five

Frequently I will read a book and I find it inspiring in an “I can do that” kind of way.  I recently read a collection of short stories, and it motivated me, not just because the stories were great, but also because they weren’t necessarily logically resolved in the end.  I have a tendency to beat myself up if I can’t come up with a clever ending, or get caught up in the details of how something would work in real life.  These stories were inspiring to me in the “I can do that” kind of way.  Or I will visit a museum and think “Brilliant! I could totally play with that idea.”  I had this experience all over the Baltimore American Visionary Art Musueum (http://www.avam.org/index.html – I’m not sure about this website, but if you’re ever in Baltimore, I highly recommend you go…)

 Other times I will read something and it will be so great, so amazing, so above and beyond anything I’m capable of creating that I just have to throw up my hands and say, “There’s no hope for me.”  I recently had this experience with Alice Sebold’s The Lovely Bones.  True confession, although I’m afraid it makes me sound a bit too much like a moody artist: I was depressed for a few days after finishing The Lovely Bones because it was so beautifully written.  “There’s no hope for me.  Even if I did nothing but write all day every day, if I did nothing but slavishly develop my craft, I will never be able to create anything that good.”  This will last for a day or two before I slap myself in the face and tell myself to get back to work. 

I have this experience less often with art, I suppose since  I’m not really an “artist” in the museum-sense, but it does happen every now and then.  I’ll see a piece of art that is so beautiful, there’s no room left for any “I can do that” inspiration.  Tonight I came across this:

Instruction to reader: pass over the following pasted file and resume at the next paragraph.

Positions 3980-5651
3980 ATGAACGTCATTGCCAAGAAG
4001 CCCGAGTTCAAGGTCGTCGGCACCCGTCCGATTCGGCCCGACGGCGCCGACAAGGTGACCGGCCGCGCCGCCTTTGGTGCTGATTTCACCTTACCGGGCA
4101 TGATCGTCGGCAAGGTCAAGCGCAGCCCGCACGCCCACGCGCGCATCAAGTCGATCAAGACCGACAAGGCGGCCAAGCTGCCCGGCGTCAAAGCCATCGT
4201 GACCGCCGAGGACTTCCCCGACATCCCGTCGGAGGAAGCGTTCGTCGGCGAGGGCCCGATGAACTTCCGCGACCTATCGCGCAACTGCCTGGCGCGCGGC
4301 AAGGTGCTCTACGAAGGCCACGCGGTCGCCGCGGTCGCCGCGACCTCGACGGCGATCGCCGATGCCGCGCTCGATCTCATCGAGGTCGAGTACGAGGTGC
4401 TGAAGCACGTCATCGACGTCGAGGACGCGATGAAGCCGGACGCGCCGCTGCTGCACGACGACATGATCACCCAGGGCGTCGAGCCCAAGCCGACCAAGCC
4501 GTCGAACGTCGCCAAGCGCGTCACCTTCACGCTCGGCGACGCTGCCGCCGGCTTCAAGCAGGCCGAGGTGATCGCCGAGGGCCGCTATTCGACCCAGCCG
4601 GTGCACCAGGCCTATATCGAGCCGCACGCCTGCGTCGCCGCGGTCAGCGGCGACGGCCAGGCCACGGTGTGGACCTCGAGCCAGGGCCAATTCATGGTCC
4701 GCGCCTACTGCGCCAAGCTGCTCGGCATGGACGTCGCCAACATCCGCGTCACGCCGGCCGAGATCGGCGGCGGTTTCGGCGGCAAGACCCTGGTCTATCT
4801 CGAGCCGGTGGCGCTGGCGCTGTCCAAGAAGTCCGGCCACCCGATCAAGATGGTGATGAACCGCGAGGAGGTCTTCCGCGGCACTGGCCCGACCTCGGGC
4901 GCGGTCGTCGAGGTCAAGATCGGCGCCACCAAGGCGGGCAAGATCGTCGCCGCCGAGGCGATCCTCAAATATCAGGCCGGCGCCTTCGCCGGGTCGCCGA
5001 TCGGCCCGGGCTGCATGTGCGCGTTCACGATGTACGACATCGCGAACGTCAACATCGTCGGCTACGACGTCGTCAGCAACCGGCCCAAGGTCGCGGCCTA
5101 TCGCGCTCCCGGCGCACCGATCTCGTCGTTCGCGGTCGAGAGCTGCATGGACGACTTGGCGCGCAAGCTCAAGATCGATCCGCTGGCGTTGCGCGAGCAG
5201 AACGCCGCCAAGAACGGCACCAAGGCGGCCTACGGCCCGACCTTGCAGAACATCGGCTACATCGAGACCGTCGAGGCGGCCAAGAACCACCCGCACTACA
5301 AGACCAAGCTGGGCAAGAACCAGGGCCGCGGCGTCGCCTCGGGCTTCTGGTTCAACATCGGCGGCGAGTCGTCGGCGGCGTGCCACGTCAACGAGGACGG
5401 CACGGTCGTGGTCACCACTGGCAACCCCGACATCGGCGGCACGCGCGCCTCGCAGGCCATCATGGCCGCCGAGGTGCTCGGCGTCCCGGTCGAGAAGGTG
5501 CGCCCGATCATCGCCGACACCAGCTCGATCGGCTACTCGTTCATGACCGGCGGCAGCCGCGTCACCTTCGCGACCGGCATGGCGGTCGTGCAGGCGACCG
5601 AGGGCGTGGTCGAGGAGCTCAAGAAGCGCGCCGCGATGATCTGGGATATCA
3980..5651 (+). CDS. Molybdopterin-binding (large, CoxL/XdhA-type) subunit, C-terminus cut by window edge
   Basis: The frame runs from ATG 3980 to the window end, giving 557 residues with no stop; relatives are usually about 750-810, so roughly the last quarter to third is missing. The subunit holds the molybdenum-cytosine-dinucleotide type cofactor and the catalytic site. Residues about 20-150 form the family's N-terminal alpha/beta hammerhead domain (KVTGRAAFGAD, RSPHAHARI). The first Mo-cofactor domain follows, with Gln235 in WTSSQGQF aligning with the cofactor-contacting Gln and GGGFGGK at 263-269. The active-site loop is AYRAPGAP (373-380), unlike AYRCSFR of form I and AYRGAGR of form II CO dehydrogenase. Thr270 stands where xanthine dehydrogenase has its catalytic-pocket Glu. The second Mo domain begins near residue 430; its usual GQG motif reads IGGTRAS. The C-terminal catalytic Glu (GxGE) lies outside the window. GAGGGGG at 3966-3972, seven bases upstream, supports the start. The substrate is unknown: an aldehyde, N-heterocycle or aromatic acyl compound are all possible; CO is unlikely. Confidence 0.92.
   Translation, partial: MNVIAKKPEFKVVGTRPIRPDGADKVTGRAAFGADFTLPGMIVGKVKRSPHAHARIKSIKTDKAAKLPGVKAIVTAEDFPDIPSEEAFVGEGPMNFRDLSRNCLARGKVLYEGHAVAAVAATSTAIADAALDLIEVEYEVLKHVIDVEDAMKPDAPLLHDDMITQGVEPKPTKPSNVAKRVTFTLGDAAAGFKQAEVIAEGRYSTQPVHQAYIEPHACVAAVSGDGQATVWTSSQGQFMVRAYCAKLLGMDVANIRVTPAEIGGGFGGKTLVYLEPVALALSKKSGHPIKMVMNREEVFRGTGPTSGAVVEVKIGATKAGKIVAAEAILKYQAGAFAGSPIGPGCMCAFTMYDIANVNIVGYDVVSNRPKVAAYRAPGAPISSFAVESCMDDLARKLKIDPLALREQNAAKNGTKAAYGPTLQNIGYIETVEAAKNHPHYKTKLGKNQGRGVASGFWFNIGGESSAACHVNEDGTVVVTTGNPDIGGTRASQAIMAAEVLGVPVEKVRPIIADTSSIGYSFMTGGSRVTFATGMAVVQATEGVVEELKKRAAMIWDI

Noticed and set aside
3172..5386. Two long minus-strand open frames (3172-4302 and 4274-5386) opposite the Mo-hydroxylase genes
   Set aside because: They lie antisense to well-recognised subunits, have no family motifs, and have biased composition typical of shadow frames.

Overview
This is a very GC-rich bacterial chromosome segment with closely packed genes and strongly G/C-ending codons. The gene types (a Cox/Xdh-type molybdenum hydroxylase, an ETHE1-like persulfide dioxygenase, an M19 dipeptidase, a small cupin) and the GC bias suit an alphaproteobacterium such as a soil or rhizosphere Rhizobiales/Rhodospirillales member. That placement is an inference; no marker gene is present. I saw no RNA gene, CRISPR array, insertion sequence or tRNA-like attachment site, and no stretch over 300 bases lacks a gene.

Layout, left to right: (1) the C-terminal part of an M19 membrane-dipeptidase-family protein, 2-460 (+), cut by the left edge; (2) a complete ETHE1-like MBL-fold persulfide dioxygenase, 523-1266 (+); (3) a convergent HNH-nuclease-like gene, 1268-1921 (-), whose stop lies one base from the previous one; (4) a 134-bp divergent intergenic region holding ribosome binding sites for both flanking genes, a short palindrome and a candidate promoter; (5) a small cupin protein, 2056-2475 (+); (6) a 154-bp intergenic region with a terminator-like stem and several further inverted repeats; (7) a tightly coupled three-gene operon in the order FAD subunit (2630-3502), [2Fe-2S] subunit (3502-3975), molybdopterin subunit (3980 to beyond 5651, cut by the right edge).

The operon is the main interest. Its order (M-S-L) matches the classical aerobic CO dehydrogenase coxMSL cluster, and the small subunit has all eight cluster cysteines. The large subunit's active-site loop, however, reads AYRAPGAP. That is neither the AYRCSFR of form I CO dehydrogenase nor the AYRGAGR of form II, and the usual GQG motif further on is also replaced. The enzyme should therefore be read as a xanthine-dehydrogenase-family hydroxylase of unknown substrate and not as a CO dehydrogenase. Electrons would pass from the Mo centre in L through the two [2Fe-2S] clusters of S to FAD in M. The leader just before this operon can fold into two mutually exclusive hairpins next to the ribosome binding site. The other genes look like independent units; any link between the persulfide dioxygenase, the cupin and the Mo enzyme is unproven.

http://elsita.typepad.com/allaboutpapercutting/page/2/

I don’t do paper cutting; I don’t do anything even remotely like this.  But I’m blown away by the level of detail, the level of dedication this art must take.  I’m going to try to not be depressed, but someone slap me and tell me to get back to work if I don’t snap out of it in a day or two.

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About Shannon K.

My name is Shannon. I make stuff up.
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6 Responses to five

  1. ames says:

    That’s how I feel when I look at Yulia Brodskaya’s papergraphics.

    But then I also remember days past when a certain someone would produce some really inspiring architecture. Consider that your slap in the face.

  2. TK Knox says:

    Try this one and tell me what you might do in this scenario:

    My two favorite authors decided to collaborate and create a brand new series together on were-wolves. This just so happens to be the same subject matter I am writing in and am somewhat obsessed with, so I was emphatically happy to hear this news on twitter, that is until I read the synopsis and realize it was like taking the book I had been working a year and a half on already and cutting it in half and creating a new ending. These two authors are both very well known and popular, so I had the same feeling of, “There’s no hope for me.” when this happened, because even if I did manage to not only finish this first book before theirs but also find an agent or publisher in time to publish before theirs, I would still be looked at as a “knock off” after theirs was published due to my newness into the writing career. Any suggestions on this?

    • shannonmakesstuffup says:

      Lord. I am FAR from an expert. But I guess my response is ‘who cares.’ If you have a good story, no one will care if it is a ‘knock off’ or not. (Look at EL James; Not that I think “Fifty Shades of Gray” is the height of literary fiction, but it started out as “Twilight” fan fic for God’s sake.) Further, you say they cut your book in half and put a new ending on it. So, they don’t sound like the same book to me. All we’ve been doing for the last three hundred years is telling different variations on the same six or seven (or however many, but its probably a pretty small number) stories. The characters are different, you put them in a different place or time, you put your own spin on the ending or the climax. Art has been producing ‘knock offs’ for centuries. There are a thousand and one excuses for not-writing. Don’t let this be yours.

      • TK Knox says:

        You have no idea how much that just uplifted me. I haven’t been able to really touch that book in about three to four months now, but I am kinda feeling the vibes for writing a little more of that story! >.<

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